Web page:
And the reason for making a contract with this materialman before he had entered into a contract with the owners was clearly stated to the plaintiff’s representative at the time — “I want to sign the contract now because prices are going up” — and that he would “change things as I go along,” clearly negativing the existence of a contract with the owners requiring all the materials embraced in the plaintiff’s contract. We think it is a fair inference that the plaintiff’s representative understood that the list of materials in his contract was tentative and subject to change to conform to the requirements of the building as it was in process of construction.

By the terms of the statute (Sections 8310, 8323-9, General Code), the benefit of its provisions is limited to persons who have performed labor or furnished material. The material must be furnished for “constructing, altering, or repairing” of the designated building, and a materialman is defined as including

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“All persons by whom any * * * materials * * * are furnished in, or for any construction * * *.”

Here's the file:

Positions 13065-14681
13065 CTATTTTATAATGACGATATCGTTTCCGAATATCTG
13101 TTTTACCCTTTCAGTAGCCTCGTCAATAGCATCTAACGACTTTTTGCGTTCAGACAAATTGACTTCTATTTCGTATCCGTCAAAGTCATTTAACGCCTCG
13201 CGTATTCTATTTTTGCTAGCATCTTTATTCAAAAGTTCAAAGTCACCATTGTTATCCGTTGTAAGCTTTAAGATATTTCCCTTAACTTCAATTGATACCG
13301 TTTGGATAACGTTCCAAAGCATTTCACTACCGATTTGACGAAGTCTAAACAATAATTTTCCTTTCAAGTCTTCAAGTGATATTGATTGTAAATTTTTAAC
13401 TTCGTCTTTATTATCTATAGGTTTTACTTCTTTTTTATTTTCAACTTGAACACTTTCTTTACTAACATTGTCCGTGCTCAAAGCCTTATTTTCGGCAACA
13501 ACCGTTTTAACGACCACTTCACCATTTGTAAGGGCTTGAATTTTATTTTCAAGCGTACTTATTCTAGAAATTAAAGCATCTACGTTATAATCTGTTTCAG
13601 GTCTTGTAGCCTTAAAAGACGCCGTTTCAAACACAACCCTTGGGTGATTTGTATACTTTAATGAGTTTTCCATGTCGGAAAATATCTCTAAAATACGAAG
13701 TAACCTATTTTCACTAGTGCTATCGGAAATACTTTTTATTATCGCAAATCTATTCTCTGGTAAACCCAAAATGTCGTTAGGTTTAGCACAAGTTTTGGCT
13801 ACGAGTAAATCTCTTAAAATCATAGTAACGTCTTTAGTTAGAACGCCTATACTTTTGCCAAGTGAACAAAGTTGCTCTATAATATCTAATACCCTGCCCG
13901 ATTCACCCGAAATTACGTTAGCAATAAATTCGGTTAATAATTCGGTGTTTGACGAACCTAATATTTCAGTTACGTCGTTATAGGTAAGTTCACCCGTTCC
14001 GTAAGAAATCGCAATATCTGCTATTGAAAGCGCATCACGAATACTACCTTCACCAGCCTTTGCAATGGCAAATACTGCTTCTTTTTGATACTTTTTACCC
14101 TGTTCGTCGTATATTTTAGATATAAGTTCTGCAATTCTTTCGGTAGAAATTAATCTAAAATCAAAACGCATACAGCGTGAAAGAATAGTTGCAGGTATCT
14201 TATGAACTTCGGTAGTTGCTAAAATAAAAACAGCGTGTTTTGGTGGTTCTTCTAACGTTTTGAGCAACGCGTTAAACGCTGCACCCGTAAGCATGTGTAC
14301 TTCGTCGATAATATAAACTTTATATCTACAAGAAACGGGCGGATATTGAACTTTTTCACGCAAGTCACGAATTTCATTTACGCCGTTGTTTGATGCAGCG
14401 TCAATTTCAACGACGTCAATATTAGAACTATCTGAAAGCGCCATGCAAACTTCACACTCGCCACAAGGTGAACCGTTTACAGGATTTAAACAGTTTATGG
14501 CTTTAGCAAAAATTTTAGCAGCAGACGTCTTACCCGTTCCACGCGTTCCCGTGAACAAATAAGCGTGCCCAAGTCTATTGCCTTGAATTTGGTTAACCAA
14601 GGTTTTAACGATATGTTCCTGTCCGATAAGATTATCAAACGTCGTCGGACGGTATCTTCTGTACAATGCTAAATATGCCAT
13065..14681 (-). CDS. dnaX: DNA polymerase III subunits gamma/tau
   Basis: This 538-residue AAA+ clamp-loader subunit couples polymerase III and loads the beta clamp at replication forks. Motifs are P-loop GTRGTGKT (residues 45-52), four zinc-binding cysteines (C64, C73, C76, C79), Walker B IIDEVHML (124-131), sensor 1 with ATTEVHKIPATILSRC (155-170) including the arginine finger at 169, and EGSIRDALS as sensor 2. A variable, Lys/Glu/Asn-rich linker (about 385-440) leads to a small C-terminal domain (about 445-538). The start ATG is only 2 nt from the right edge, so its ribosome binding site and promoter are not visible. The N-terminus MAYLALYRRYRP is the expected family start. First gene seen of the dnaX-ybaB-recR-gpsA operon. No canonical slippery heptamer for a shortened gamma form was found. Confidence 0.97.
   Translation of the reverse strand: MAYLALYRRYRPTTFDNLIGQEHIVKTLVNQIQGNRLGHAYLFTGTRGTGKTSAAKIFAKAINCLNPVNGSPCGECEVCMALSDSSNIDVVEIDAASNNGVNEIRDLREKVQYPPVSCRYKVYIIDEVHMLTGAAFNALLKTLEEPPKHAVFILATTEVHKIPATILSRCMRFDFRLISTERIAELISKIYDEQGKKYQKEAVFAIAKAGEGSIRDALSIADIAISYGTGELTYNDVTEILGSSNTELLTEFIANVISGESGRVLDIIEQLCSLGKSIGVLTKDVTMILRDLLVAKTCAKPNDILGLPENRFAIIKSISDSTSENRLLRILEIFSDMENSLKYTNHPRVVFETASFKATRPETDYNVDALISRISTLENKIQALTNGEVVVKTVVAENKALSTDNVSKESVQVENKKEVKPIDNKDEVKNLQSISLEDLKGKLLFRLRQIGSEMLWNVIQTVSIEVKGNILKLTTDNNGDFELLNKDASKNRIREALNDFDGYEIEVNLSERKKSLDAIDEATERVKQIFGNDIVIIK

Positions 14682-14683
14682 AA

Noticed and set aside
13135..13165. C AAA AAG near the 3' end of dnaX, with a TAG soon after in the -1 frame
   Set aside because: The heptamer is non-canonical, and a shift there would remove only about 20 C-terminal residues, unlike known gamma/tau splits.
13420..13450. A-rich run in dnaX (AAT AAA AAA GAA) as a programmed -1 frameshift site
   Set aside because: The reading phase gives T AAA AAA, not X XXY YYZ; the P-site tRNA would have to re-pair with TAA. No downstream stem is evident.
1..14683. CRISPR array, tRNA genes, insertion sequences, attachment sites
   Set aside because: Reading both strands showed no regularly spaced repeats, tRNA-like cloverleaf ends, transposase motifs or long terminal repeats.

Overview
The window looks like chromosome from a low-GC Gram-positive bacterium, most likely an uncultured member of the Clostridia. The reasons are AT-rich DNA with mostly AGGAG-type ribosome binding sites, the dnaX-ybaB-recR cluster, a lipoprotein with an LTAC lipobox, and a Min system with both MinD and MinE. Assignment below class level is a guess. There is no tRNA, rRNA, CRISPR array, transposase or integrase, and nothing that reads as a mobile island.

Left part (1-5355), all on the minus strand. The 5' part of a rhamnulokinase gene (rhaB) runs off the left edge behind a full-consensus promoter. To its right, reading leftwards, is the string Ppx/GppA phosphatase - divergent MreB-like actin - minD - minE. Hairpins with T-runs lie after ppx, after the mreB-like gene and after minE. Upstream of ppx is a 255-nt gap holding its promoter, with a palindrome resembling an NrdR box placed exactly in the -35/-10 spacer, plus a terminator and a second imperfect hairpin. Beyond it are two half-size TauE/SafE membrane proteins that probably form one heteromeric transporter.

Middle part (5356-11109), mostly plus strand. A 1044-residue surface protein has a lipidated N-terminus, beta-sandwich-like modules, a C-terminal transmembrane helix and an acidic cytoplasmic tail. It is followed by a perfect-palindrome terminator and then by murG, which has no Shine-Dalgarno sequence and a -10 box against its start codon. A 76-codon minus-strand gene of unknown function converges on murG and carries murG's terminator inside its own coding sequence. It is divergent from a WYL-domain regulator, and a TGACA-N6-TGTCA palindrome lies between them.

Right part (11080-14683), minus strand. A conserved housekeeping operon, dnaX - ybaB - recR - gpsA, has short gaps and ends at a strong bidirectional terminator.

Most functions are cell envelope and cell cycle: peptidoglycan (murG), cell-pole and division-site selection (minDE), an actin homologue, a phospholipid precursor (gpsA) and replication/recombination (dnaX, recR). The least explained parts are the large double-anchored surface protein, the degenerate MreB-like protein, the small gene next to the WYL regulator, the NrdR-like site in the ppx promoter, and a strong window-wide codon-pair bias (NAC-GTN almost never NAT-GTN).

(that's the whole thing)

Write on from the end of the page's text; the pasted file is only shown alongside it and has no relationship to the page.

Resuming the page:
Now, in order to determine whether material was furnished for a particular building, it is necessary to look at the contract between the builder and the owner. If material is delivered that is entirely at variance with any requirement of that contract, it cannot be said that it was furnished for the construction of the building described in that contract. And the burden is on the materialman to ascertain the terms of that contract before delivering the material. The material furnished must conform to that contract. 26 Ohio Jurisprudence, 818, Section 96. If it does not, the builder could not use it without violating his contract with the owner, and his right and all claiming under him is predicated upon performance by him of his contract with the owner by constructing the building according to the contract. 26 Ohio Jurisprudence, 787, Section 60. This outside cellar door was not called for by the contract between the plaintiff and the owners.

This is not a case of change of plans during construction without notice to the materialman. Nor is it a case in which material conforming to the contract between the builder and the owner is delivered on the premises, but not actually used in the construction. The statement in Clapp Co. v. Fox, 124 Ohio St. 331, at 337, 178 N.E. 586, is, therefore, inapplicable.

We conclude that the plaintiff failed to comply with the statute within the statutory period and, therefore, has no lien.

A decree may be prepared in accordance herewith.

Decree accordingly.

MATTHEWS, P.J., and ROSS, J., concur.